The 16th annual National Groundwater Awareness Week will take place March 9-15, 2014. This is a time when National Ground Water Association (NGWA) and its partners educate the public about the resource of groundwater, its importance to public health, quality of living, and the environment, and for those who rely on groundwater from a household water well—how to take care of their water well system.
The DGS has begun a multi-year project to install new groundwater monitoring infrastructure and collect baseline data in Sussex County, Delaware. This project is a continuation of a larger effort to construct a statewide groundwater monitoring network.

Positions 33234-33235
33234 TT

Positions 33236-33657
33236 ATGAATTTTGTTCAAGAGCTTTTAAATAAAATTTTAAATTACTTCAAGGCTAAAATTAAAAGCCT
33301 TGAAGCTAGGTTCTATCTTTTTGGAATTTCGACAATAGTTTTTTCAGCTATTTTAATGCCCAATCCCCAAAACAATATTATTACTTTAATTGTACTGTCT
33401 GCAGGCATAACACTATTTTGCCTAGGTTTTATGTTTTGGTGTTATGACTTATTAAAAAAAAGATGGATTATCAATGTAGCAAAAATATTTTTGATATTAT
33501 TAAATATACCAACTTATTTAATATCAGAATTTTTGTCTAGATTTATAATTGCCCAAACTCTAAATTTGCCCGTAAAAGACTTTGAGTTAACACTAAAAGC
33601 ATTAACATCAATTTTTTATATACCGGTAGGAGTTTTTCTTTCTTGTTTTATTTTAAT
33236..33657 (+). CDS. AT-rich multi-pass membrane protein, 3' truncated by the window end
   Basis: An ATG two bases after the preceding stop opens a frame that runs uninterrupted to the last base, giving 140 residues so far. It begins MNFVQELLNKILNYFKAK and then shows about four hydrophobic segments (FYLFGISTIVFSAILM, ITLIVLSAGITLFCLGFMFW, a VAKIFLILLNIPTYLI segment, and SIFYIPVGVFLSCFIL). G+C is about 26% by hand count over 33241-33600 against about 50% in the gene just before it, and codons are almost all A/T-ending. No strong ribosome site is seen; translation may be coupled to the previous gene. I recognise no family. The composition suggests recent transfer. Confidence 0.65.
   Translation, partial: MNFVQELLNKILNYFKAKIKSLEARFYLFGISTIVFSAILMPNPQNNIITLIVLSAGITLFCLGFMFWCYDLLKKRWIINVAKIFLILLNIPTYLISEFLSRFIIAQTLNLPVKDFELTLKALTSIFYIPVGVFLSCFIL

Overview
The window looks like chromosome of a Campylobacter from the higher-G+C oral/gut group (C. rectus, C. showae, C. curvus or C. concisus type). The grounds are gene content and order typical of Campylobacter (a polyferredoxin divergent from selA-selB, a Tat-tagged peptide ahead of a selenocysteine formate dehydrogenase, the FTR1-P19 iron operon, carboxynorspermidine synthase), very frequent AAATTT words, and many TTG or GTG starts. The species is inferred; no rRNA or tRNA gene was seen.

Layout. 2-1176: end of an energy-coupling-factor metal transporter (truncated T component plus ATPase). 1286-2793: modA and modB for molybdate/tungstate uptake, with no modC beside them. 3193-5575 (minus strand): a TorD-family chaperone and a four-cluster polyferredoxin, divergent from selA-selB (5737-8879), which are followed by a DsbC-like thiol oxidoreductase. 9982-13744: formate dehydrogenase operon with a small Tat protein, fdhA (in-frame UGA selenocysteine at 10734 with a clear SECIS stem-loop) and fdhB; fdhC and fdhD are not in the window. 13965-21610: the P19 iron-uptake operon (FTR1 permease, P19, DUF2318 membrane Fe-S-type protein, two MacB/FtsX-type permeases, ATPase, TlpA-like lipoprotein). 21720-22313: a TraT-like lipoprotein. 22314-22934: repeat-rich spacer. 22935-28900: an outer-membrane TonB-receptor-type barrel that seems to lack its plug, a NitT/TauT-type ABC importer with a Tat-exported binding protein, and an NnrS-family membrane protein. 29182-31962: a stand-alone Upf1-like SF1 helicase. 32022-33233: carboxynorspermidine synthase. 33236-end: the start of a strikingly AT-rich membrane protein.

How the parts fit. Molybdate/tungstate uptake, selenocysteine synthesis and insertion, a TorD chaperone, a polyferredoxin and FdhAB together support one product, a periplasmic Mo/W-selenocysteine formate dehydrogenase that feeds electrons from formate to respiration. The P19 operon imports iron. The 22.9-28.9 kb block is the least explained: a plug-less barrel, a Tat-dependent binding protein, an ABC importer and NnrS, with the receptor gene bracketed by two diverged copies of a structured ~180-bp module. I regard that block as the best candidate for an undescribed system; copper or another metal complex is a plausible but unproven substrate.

Groundwater is the sole source of drinking water and the main source of water for agriculture and industry in central and southern Delaware. This study mapped the depth and thickness of thirteen aquifers in Kent and Sussex Counties, used these maps to assign groundwater withdrawals for 2004 to 2008 to the appropriate aquifer, and analyzed withdrawals for each type of water use by geographic area.
Due to low elevation and a shallow water table, the Delaware Bay coast is highly vulnerable to sea-level rise. Numerical simulations of rising sea levels, groundwater flow, and salt transport through year 2100 indicate significant impacts on land use due to a rising water table and localized impacts due to saltwater intrusion in the surficial aquifer.